Ahead of the Curve
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ESPN aired the Babe Ruth Sports Century episode earlier this week.  It got me thinking of Carlos Zambrano's recent tirade in the Cub dugout.

 

It seems by 1925 Yankee Manager Miller Huggins' patience had worn thin with the Bambino's shenanigans.  The Babe's tardy arrival to batting practice prompted his suspension by Huggins.  Colonel Ruppert backed-up his manager, Ruth apologized to the organization and then made his best career decision: he became a team-player.

Yes, it was a different era.  No player, not even Ruth, could triumph over a determined owner and his reserve clause.  Huggins could afford to break a selfish player.

Cub Manager Lou Pinella has a tougher job.  In today's MLB a manager who challenges a star player can find himself out on the street.  Corporate ownership doesn't like to take risks. 

But what has Pinella got to lose?  He has his rings and must have 20 million in the bank.  Maybe that's the problem: he's not hungry enough.

Zambrano was crowned staff ace long ago.  While he's been the Cub's winningest pitcher the past five years he's unwilling to take on the leadership role.  Add to that his injuries and tiresome rage routine and Zambrano looks more and more like a liability.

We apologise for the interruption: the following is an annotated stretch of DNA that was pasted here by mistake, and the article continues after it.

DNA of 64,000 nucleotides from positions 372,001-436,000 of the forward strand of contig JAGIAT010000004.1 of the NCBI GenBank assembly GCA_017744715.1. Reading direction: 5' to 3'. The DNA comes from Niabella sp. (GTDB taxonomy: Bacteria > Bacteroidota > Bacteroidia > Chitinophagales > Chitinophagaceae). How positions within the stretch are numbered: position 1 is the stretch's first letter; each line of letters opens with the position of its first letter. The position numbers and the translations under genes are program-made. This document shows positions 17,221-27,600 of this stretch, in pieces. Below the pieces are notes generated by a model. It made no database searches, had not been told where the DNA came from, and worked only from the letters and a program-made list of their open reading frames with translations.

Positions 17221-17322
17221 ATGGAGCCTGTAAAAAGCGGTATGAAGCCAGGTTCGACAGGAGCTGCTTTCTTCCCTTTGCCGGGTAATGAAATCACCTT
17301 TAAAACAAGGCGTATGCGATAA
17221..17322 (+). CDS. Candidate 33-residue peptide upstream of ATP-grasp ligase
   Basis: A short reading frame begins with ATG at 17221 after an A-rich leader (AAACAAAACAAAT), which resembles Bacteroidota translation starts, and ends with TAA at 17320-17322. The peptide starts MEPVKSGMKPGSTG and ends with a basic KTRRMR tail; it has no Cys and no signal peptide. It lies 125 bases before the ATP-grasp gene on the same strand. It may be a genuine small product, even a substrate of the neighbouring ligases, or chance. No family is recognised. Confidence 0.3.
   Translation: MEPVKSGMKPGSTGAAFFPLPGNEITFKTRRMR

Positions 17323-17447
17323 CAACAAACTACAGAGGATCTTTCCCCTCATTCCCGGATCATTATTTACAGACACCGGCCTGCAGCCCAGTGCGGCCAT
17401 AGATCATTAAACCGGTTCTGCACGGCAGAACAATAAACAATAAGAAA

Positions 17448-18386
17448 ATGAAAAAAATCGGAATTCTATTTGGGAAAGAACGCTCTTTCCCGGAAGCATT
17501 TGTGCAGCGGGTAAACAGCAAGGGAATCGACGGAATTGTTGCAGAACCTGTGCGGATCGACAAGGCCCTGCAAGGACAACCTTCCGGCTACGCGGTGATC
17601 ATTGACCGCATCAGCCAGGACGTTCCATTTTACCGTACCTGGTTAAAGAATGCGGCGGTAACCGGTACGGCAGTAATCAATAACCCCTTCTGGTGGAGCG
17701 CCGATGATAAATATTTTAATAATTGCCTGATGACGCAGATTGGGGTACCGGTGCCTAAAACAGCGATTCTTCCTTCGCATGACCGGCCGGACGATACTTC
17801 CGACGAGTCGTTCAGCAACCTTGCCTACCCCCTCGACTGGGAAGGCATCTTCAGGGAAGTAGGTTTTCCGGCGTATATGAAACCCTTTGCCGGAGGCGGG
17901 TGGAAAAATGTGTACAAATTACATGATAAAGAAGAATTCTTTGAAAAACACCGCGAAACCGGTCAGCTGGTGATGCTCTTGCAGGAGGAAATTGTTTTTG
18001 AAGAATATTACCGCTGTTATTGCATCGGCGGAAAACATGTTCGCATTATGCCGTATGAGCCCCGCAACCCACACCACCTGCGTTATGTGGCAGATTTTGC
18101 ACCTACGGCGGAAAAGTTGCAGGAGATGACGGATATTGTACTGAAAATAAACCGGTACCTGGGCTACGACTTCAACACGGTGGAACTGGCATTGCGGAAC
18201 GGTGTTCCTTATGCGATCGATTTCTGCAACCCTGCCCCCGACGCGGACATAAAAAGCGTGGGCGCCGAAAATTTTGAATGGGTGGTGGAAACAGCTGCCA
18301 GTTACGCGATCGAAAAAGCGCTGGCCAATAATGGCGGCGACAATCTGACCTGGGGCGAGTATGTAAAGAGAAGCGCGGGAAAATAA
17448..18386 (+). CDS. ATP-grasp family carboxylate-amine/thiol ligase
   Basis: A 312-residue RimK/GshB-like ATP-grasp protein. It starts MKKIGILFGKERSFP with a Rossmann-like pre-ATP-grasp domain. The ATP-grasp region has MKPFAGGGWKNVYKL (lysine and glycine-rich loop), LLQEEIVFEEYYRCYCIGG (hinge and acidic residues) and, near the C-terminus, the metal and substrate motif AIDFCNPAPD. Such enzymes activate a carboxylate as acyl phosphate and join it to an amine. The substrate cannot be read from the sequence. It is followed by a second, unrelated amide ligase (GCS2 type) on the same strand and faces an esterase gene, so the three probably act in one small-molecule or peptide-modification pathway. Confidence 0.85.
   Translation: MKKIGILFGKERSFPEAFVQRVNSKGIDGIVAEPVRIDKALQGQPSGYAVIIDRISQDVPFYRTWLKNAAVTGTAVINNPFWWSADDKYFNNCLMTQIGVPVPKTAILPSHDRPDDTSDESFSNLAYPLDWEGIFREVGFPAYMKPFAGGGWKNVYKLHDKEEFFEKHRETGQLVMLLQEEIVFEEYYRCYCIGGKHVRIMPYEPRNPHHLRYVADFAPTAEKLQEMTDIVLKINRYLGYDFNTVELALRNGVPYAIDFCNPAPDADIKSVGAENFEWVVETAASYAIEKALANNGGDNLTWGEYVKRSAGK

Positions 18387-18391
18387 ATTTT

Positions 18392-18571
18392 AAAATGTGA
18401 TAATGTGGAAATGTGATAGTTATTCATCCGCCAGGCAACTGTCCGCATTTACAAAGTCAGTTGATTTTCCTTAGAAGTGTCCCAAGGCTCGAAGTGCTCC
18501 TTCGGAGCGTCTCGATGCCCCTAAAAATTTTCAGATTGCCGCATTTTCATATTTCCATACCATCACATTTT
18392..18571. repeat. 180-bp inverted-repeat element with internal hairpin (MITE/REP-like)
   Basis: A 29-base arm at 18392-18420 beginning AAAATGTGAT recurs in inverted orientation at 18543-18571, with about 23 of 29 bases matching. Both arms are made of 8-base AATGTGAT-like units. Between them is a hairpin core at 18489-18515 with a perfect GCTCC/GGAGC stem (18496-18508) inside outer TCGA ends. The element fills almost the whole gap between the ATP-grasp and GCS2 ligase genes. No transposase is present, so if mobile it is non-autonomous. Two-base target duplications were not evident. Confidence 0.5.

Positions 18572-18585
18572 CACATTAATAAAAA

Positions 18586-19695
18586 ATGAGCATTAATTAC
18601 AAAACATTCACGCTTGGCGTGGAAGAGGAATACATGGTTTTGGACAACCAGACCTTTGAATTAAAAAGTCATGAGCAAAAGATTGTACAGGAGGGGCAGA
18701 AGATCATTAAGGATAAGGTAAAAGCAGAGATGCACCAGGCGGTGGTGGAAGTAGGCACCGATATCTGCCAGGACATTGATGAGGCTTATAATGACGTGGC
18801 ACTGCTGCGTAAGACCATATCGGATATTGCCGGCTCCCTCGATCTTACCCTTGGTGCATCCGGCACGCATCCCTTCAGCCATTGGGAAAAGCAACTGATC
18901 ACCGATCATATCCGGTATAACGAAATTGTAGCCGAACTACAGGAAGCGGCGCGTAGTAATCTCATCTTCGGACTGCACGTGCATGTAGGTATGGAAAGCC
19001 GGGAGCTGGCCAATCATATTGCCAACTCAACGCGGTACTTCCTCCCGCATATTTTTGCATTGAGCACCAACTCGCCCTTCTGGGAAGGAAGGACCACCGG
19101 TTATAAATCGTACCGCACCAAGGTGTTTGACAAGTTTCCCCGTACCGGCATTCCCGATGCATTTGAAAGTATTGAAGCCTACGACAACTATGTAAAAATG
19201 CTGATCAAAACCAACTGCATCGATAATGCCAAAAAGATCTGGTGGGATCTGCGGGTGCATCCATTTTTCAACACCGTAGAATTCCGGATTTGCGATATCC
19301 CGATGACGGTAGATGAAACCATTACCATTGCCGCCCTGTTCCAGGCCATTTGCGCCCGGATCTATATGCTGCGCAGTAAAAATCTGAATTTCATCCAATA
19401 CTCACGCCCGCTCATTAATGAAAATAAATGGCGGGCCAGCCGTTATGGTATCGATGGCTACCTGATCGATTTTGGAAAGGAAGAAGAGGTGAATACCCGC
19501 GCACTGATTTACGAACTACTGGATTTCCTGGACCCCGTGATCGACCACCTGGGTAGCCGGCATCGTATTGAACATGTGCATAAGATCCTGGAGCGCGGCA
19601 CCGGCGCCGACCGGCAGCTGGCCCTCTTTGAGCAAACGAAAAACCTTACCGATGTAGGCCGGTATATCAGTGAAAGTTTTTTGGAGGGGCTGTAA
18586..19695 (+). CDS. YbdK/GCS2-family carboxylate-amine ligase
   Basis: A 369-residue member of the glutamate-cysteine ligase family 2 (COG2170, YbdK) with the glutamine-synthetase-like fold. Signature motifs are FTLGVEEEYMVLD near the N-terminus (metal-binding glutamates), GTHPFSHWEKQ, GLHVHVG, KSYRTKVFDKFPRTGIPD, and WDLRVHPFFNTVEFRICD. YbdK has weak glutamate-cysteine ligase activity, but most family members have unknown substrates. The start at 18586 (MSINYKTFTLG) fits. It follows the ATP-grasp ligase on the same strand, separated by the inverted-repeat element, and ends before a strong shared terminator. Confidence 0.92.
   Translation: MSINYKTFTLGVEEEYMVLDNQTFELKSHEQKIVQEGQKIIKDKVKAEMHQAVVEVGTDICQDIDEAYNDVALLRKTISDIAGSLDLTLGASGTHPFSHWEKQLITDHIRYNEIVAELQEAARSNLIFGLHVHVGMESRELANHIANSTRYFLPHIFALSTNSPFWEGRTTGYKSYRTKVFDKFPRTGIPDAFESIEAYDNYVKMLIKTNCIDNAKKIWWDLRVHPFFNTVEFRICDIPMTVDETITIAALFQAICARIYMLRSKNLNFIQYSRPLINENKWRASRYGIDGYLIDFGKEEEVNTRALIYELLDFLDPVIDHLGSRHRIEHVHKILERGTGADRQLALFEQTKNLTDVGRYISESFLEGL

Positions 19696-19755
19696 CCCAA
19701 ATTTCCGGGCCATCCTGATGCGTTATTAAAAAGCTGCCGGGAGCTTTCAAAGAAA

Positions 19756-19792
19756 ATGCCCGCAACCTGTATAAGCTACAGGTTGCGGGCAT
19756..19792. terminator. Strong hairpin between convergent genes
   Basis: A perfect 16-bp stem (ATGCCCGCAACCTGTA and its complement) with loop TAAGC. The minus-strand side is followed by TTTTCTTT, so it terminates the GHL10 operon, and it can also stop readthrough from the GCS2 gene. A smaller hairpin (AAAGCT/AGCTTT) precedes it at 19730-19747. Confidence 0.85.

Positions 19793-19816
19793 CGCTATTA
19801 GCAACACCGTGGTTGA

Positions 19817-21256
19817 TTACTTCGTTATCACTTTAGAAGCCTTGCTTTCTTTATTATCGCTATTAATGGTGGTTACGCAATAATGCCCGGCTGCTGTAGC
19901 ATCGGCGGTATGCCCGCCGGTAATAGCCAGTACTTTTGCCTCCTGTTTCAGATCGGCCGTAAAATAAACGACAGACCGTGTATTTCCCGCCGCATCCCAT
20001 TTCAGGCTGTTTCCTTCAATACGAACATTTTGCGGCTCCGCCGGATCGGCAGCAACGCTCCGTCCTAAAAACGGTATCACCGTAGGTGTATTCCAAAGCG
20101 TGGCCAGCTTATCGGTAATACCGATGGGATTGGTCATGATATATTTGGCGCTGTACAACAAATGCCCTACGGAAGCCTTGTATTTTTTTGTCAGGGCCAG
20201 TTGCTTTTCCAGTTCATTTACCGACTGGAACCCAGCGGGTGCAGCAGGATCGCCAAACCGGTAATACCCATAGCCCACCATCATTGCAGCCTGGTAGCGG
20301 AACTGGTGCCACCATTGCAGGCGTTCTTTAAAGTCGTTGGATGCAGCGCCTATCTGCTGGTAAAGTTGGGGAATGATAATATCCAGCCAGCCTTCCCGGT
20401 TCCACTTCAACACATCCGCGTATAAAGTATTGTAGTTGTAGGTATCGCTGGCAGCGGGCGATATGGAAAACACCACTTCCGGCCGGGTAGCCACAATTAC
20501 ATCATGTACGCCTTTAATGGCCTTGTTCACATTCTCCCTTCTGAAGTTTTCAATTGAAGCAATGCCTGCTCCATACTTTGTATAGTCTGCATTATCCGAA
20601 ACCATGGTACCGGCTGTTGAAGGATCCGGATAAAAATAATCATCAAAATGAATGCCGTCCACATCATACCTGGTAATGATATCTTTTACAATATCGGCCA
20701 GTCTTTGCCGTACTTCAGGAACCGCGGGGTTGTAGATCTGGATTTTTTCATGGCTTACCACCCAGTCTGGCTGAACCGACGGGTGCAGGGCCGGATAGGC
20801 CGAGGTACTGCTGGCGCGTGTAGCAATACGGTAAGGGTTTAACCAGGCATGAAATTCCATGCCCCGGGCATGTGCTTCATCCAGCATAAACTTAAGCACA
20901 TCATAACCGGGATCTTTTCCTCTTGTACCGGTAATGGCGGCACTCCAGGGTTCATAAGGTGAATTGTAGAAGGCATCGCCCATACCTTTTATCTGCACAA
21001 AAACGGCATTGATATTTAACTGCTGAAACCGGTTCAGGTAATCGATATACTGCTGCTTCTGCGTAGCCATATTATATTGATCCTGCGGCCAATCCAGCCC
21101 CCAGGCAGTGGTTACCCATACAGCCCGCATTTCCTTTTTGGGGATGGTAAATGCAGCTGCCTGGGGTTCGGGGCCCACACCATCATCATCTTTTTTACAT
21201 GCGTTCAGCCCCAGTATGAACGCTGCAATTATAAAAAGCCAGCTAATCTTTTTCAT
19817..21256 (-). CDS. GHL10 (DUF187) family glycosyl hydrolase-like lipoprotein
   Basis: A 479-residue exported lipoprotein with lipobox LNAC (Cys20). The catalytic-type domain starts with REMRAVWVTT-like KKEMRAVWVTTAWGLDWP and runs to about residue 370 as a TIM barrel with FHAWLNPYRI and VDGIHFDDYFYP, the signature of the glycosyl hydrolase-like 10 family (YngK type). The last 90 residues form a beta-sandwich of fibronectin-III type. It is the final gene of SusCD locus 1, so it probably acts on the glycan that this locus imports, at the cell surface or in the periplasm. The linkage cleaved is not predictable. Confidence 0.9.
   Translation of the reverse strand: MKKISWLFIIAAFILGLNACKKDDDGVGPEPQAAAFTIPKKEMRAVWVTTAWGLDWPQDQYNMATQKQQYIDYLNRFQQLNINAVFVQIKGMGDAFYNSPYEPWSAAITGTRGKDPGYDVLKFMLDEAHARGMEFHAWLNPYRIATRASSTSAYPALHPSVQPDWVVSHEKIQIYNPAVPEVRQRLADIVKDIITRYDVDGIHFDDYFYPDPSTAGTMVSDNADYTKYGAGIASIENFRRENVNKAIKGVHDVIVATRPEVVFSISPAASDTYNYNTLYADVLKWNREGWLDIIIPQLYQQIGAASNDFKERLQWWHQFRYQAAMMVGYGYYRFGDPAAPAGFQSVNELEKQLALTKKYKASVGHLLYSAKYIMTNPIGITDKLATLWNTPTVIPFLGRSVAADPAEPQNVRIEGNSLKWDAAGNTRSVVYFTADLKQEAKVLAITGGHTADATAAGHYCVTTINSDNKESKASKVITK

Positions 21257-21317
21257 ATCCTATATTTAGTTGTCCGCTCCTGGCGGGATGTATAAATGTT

Every time a hot-head throws a temper tantrum in that stadium they dis-respect every player or coach who ever worked at Wrigley - Weegman: Joe Tinker; Rogers Hornsby; Lou Gehrig; Jackie Robinson; Ernie Banks; Ryno; Ruth hit his "called-shot" at Wrigley!

Most just laugh it off.  In Pinella's post-game he chuckled and said "I guess I need to talk to him (Carlos)."  Cute.  Even tough-guy Tim McCarver and his partner Buck on FOX Saturday thought Zambrano's violent hissy-fit was a hoot.  No criticism.

It's time for Pinella to take a risk and read the riot act to bad-behaving players (including Milton Bradley).  I'm not talking about throwing his own hissy-fit with the umpires to fire-up the team.  I'm talking about face-to-face confrontation with confused players.

If the disruptive behavior continues, ditch Zambrano but keep the Gatorade machine.  Let it become a rallying-point for the Cubs and a reminder: ADULTS ONLY IN DUGOUT.

If Pinella takes the appropriate action his players will say to him the same thing Miller Huggins' players no doubt said to him in 1925: "What the hell took you so long!"

Steven Keys    

 

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